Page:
Trade mark infringement: what do consumers think about when drying their hands?
We recently reported about the design protection of a “paper dispenser” on our sister DesignWrites. You can view the article here. Below, we look at trade mark infringement and what consumers think about when they dry their hands with paper towels.
Background – Trade mark infringement through refill?
You’ve probably noticed the TORK trade mark on disposable towel dispensers. They’re everywhere, in restaurants, bars, workplaces and public washrooms.
TORK sued a company which sold paper towels as refills for TORK’s dispensers. They alleged trade mark infringement even though the refills didn’t have a trade mark and demanded an EU-wide injunction.
TORK wanted to rely on case law from the German Federal Court of Justice which stated, in a landmark decision in 1987, that consumers always consider a trade mark on a towel dispenser to indicate that the paper towels are from the same origin as the dispenser. Therefore, by filling the branded dispenser with unbranded paper towels, the paper towels become, so to speak, a branded product of the manufacturer of the towel dispenser. This is why TORK wanted to prevent the distribution of the unbranded paper towels, alleging trade mark infringement.
The consumer’s consideration is a factor in trade mark protection
TORK sued before the Munich I Regional Court in 2015. However, the judges assessed the consumer’s understanding differently from the Federal Supreme Court in 1987 and stated:
“In view of the variety of paper towel dispensers that are found in publicly accessible areas, the consumer no longer takes a trademark affixed to the towel dispenser as an indication of the commercial origin of the paper towels placed in the dispenser.”
TORK appealed to the Munich Higher Regional Court but the court confirmed the opinion of the Regional Court. The court held that consumers wouldn’t assume that the dispenser would only be filled with paper towels with the same trade mark.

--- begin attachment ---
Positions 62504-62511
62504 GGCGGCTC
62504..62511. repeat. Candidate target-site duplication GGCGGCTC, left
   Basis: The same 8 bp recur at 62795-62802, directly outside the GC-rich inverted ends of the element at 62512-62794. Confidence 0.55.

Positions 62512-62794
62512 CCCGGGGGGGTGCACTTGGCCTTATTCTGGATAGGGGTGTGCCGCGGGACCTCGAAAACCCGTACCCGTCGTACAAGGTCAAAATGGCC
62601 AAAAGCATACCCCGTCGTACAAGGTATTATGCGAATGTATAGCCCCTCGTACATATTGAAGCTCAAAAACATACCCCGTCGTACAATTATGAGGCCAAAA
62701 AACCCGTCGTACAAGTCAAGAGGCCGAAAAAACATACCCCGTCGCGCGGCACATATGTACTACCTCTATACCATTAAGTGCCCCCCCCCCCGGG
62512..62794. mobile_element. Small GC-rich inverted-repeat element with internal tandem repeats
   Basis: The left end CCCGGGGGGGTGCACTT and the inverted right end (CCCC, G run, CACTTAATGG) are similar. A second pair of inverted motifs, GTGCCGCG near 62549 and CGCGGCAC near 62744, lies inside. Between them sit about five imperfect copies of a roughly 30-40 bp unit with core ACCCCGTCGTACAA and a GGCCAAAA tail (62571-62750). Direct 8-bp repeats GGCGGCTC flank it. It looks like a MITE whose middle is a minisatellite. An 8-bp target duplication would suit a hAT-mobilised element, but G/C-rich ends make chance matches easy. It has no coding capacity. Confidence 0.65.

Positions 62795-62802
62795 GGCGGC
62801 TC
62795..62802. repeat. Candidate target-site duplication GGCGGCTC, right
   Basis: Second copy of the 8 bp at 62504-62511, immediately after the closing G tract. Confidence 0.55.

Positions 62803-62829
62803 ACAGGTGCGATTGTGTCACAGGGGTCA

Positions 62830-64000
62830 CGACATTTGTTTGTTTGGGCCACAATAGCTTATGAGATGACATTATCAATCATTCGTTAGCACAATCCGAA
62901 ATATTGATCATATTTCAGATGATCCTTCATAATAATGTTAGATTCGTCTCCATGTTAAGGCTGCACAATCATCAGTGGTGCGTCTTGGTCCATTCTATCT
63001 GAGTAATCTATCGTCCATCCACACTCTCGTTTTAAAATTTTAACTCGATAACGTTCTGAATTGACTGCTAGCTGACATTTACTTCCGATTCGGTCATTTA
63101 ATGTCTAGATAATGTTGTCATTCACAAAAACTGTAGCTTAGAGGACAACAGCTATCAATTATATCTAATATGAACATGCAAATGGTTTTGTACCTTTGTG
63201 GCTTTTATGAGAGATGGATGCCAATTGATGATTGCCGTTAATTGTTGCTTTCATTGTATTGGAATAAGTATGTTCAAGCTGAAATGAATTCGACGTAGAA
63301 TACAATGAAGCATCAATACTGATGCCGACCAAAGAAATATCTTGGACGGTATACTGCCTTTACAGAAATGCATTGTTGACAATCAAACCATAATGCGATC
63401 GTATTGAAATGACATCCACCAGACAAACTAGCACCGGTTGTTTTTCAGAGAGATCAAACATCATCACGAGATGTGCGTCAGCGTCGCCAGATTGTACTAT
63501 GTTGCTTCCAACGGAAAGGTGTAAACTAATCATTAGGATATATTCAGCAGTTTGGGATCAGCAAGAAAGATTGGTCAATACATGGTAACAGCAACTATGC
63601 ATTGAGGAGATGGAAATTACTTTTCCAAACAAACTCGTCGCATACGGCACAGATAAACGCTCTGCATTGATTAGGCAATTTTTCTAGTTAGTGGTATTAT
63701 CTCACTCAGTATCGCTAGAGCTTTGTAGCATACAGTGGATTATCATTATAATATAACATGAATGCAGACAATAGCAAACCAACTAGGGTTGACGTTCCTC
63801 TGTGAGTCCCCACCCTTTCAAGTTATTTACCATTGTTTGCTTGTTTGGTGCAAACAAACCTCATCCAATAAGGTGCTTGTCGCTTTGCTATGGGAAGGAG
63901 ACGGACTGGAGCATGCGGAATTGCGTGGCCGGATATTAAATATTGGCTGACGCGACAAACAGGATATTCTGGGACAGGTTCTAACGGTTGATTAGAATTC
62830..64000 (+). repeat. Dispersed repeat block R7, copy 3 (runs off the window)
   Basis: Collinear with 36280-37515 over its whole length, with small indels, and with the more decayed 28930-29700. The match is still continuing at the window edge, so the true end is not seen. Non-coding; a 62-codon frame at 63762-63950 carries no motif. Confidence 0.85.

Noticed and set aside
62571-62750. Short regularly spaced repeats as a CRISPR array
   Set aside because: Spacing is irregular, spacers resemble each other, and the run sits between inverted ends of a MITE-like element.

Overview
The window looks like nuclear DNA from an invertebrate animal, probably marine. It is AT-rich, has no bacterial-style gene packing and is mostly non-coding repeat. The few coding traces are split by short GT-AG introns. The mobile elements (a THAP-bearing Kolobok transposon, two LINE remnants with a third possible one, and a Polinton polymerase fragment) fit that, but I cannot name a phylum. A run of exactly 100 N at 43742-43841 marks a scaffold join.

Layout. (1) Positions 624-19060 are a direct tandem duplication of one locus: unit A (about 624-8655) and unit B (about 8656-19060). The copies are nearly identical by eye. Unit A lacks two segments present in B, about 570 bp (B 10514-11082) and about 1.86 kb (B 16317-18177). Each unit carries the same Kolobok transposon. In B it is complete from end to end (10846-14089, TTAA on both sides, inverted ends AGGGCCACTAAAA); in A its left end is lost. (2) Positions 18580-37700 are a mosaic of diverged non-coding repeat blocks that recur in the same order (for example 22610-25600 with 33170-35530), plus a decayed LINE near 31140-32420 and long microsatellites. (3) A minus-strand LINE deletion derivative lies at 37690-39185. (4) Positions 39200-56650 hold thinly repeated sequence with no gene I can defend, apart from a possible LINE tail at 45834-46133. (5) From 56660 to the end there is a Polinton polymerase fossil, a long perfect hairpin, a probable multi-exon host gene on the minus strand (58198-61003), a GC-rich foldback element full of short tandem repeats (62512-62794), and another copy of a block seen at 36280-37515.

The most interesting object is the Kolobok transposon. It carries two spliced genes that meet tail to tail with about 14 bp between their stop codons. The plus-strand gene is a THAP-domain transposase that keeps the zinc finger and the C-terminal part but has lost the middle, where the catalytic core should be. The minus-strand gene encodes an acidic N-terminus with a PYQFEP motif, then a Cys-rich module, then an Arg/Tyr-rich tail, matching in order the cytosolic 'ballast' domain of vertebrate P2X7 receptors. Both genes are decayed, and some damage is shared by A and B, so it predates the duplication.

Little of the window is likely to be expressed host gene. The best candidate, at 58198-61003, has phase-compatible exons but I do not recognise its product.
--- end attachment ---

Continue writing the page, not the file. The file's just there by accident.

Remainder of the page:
TORK then brought the case before the Federal Court of Justice. The Court first reiterated that refilling the dispenser with third party goods is in principle trade mark infringement if the trade mark on the container is also understood by the public as identifying the refillable contents. However, this must be determined by various criteria. According to the Federal Court of Justice, the Higher Regional Court had not sufficiently examined these.
The Higher Regional Court therefore had to decide a second time – and again ruled against TORK. The court’s main argument was: Trade marks are less important to consumers in the case of consumer goods that are used free of charge, are commonplace and are available in many different ways. Because the consumer’s opinion about a restaurant, school, its employer or a sports facility is not determined by “whether the hygiene products and dispensers are of special origin and quality, provided that they only more or less satisfied their needs when drying their hands”. Consequently, if consumers do not pay any attention to the trade mark, they do not assume that the dispenser and the consumables must come from the same manufacturer.
The Federal Court of Justice decided on 19 May 2022 not to accept the case for a further appeal and thus confirmed the decision of the Munich Higher Regional Court.
Outlook – more competition in the aftermarket of dispenser products
The first decision of the Federal Court of Justice is a typical “yes, but…” decision: On the one hand, the landmark decision of 1987 may still be applicable, but under certain conditions a deviating understanding of the public could be established. With the decision of 19 May 2022, the Court confirms that it is serious about this. The rule/exception ratio has thus been reversed: While trademark infringements in the use of refill materials were previously the rule, they are now the exception, as long as no concrete, deviating consumer understanding is proven. Fun fact: Although it was all about the perception of the public all along, the judges ultimately established this without actually taking evidence – because the judges themselves belong to the relevant public, they were able to use their own experience as a basis. This is not unusual in Germany.
For manufacturers of refill products – not only limited to paper towels – the new case law is good news. Previously, a manufacturer of a dispenser of consumables could secure a “monopoly” on the refill product by virtue of trademark law. The decision is also practical – consumers are often assumed to be making considerations that they may not in fact be making. It seems plausible that consumers, when drying their hands, would not think about the manufacturer of the paper towels.